When you are under stress, do you feel sometimes like you just can’t focus? You may have deadlines, or a to-do list that is a mile long, but your mind doesn’t seem to want to get in gear. I think there is a good chance, though, that we can’t focus on what we want to get done, because we are so focused on what is making us feel stressed.
Especially when we are angry or frustrated the situation that upset us seems to get stuck, playing over and over in our minds, and we can’t let go. The good news should be that it shows us we have not lost the ability to focus, we just need to redirect it, and call it up at will.
In last week’s article in Spiritual Growth Monthly, Kevin Schoeninger cited focus as the second of the “3 steps of conscious wealth creation,” from the book Conscious Millionaire by JV Crum III. Being conscious means making decisions, and in this case decisions about what we really want for our lives. Focus is what keeps us on track.
But as Kevin put it so well, “our ability to focus is just undertrained. It’s atrophied.” Our fast paced world no longer seems to value focus…or at least that’s what maybe our bosses or co-workers would have us believe. Now we idolize multi-tasking. We list it as a job skill, and wear the stress it brings like a badge of honor.
Yet who actually gets ahead in this world? People who single-mindedly know what they want, and go after it with all the focus and dedication they can muster.
So, what does this have to do with stress? Well for one thing, whole heartedly going after a goal you really want, whether it is a career move, weight loss, or to spend more time with your family, lets you drop everything that doesn’t matter to you anymore. No more trying to do everything. Taking care of what you really care about, and ignoring a lot of the rest.
You can make less stress a real priority.
If we want less stress in our lives, we need to make that an actual priority. We need to turn a sense of calm into a genuine goal, and take actions to make it happen.
As Kevin reminds us, meditation can be doubly effective here. It helps us develop focus, and if we are treating calm as a goal, then we can view the meditation itself as an action step. We see the time spent in a more positive light, and since focus is a skill that needs practice, it will encourage us to keep it up.
When we make conscious decisions about what we want…in this case, less stress…we sometimes need help maintaining our commitment to our goal. Developing better focus will help us here. When we feel under siege, or are caught in an instant-stress-replay loop, bringing our goal of peace back into focus can help us turn our attention away from whatever is driving us crazy.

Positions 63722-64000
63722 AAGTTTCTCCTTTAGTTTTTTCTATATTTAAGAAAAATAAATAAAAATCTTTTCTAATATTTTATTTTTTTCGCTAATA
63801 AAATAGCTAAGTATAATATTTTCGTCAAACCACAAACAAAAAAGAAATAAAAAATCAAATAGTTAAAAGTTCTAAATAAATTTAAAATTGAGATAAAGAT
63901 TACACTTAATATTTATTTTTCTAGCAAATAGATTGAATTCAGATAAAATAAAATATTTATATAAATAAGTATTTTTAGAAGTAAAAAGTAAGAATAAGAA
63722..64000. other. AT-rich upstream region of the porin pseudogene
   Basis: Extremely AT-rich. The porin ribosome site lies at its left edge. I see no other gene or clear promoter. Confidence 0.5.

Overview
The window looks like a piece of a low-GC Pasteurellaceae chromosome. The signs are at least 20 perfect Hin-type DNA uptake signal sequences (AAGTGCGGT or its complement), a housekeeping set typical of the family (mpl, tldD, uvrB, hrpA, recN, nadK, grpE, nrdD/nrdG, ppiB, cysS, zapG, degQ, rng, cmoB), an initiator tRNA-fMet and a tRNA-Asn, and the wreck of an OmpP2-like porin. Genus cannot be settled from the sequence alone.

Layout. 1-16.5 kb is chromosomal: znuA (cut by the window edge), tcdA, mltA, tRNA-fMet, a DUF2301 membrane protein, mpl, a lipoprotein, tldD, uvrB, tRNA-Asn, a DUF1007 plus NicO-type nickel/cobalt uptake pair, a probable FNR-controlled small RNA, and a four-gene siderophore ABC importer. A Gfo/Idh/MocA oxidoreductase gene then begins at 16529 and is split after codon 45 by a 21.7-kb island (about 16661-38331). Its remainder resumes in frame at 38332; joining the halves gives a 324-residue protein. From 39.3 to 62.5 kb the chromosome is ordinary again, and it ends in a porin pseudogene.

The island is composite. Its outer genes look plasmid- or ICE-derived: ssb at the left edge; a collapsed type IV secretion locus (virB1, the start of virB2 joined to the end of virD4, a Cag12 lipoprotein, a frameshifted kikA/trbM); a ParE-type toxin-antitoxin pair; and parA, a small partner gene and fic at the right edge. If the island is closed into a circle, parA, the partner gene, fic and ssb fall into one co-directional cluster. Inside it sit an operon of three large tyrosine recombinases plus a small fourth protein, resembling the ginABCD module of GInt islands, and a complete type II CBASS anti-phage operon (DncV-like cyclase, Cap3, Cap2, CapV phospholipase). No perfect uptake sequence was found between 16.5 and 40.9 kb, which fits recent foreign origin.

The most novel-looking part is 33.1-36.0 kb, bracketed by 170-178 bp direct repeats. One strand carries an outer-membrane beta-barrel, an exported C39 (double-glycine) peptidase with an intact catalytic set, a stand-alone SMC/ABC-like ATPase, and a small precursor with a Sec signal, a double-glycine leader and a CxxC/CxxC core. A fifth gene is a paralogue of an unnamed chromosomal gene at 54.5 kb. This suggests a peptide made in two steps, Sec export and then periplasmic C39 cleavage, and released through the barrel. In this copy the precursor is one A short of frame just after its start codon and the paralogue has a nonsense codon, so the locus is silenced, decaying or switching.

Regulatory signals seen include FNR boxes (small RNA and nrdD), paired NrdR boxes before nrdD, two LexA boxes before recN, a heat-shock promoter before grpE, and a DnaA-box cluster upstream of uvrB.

Practice noticing when your focus fades.
I started thinking about focus this week when I was driving for some work errands, and suddenly realized I was a mile or so in the wrong direction. I was taking a familiar route, so it felt comfortable, until I realized I was on auto pilot and had missed my turn.
My errands were easily rerouted, but it made me think about all the times something feels familiar, so we just go with it. Even if it is taking us a long way from our real goals or dreams.
Unfortunately, I believe that if stress begins to feel too familiar, we can become not exactly comfortable, but a bit immune to the effects of the stress we’re feeling. Focus can snap us out of that. Focus can remind us of who is in charge, and wake us up to having more control over our thinking.
Focus is a skill with benefits.
The better we get at learning to focus, the more powerful we actually become. Calm determination, singular vision, or the ability to remain unruffled are all characteristics of people you don’t mess with. It’s as if your whole presence sends a signal, “doesn’t suffer fools.” Pretty soon you may find fewer people inclined to throw more stress you way.
When the going is really tough, focus lets you pull your attention away from the disruptions, and maybe even see a solution more quickly. More solutions, less stress. Or you can just retreat to a quiet place for a moment, and come back refreshed.
The more we practice being focused, the better able we will be to handle all kinds of different stresses in our lives, every single day.
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